In Mr. Parenti’s opinion, fission is a terribly complex process; in his words “Atom-smashing is to coal power, or a windmill, as a Formula One race-car engine is to the mechanics of a bicycle.” I beg to differ – fission power plants do not engage in atom smashing – that is a better description for what happens in an accelerator where high speed protons are flung at positively charged nuclei. What happens inside a conventional fission reactor is a natural process, neutrons that are meandering at velocities in equilibrium with their environment (thermal energy) are welcomed into the nuclei of certain atoms of uranium. Those uranium nuclei then fracture in a process that releases heat plus enough neutrons to keep the reaction going. If you put the right kinds of material in the right kinds of configuration, fission will happen and generally be as easily controlled as combustion.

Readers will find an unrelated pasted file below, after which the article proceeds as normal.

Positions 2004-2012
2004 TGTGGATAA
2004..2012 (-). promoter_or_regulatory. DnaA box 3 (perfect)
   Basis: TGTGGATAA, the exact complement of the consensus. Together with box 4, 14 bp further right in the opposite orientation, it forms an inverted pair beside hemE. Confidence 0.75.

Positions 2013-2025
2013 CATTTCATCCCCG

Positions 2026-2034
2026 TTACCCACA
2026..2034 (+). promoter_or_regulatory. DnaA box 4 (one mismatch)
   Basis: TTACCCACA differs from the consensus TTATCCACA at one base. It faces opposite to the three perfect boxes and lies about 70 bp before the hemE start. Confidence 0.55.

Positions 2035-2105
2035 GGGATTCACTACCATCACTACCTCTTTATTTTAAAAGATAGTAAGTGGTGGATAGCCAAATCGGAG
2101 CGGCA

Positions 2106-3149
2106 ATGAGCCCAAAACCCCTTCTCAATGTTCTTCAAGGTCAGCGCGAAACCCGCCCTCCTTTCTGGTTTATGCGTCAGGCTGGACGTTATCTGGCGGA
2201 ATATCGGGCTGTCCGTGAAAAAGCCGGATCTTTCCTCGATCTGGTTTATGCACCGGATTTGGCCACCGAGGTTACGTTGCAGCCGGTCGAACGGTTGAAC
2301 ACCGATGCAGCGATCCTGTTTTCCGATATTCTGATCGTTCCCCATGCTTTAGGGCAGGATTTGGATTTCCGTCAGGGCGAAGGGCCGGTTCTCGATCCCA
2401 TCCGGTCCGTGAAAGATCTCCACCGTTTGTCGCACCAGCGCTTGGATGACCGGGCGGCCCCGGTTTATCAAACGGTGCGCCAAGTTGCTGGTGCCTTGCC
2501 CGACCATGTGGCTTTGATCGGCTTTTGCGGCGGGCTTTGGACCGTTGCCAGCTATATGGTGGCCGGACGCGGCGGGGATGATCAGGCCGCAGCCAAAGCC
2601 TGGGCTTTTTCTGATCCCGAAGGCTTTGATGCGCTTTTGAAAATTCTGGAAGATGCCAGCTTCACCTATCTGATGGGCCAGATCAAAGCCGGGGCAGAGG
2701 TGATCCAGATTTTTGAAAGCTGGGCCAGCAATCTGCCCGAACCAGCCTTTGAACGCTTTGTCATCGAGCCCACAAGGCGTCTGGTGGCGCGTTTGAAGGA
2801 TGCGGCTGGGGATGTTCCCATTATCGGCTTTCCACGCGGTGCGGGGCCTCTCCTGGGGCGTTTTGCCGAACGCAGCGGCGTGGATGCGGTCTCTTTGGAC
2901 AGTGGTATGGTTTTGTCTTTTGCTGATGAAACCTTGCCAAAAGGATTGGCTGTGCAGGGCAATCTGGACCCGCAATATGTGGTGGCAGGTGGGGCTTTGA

Because fission produces some gamma and neutron radiation along with useful heat, it is best to keep that heat shielded from direct use by people. The heat, however, can be put to use in the same way as the heat from large furnaces that are also producing byproducts that must be shielded from people. I always get frustrated when dealing with the old critique that fission is just a fancy way to boil water. The source of my frustration is that human beings spend a GREAT deal of effort and money finding, refining, transporting, and distributing fuel to boil water to create steam for process heat and electricity production. It is wonderful that we have found a new, fancy, less resource intensive way to do it! Besides, if you really dislike steam, I have a product for you that uses the heat from a reactor without producing any steam at all. (Shameless plug – if you want to learn more about a steam-free reactor visit Adams Atomic Engines, Inc.)